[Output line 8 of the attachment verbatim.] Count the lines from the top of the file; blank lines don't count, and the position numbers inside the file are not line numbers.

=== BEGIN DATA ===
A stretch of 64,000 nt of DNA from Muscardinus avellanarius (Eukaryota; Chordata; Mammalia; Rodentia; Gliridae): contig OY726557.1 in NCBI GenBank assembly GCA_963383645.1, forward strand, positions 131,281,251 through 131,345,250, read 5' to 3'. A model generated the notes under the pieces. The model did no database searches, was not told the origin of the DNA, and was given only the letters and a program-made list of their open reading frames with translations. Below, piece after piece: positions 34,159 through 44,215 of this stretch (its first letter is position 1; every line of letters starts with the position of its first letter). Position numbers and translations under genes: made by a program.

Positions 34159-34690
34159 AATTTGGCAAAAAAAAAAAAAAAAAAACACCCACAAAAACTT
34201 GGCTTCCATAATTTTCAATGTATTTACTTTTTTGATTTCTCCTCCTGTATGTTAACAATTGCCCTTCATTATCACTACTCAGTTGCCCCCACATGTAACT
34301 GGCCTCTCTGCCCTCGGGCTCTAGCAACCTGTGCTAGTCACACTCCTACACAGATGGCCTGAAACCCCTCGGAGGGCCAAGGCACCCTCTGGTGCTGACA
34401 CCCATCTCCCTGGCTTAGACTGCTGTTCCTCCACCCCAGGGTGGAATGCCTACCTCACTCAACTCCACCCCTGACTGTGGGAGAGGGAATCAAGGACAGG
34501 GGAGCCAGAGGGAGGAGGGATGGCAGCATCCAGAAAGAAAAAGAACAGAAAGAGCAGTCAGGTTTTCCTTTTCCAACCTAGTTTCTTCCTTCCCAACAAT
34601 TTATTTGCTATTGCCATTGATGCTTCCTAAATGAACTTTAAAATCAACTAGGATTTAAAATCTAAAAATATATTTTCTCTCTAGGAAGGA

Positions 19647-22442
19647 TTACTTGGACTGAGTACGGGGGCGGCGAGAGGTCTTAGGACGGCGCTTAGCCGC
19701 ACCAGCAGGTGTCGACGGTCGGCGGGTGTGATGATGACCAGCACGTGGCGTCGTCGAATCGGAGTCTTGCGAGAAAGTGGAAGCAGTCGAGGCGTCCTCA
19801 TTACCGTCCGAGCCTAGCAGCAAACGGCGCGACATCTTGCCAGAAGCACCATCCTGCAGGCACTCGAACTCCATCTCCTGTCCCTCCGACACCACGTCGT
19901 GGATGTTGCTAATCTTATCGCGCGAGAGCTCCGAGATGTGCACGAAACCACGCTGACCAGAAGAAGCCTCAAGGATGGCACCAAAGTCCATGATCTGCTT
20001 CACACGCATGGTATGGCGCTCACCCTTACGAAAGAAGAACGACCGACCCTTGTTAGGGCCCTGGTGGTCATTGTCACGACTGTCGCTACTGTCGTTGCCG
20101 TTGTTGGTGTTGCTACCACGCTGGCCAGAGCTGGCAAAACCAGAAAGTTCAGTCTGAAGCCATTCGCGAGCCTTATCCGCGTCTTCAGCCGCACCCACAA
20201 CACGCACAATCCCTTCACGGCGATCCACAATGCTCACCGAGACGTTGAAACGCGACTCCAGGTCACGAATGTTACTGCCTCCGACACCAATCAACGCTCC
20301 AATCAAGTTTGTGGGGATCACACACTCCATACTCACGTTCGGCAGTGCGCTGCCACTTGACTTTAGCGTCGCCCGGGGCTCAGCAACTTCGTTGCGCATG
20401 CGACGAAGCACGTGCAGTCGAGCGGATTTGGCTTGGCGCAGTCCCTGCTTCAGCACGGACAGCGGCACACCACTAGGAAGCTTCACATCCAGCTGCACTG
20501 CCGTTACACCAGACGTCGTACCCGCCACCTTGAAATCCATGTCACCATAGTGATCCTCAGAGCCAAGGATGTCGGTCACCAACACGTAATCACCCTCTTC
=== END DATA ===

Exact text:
34601 TTATTTGCTATTGCCATTGATGCTTCCTAAATGAACTTTAAAATCAACTAGGATTTAAAATCTAAAAATATATTTTCTCTCTAGGAAGGA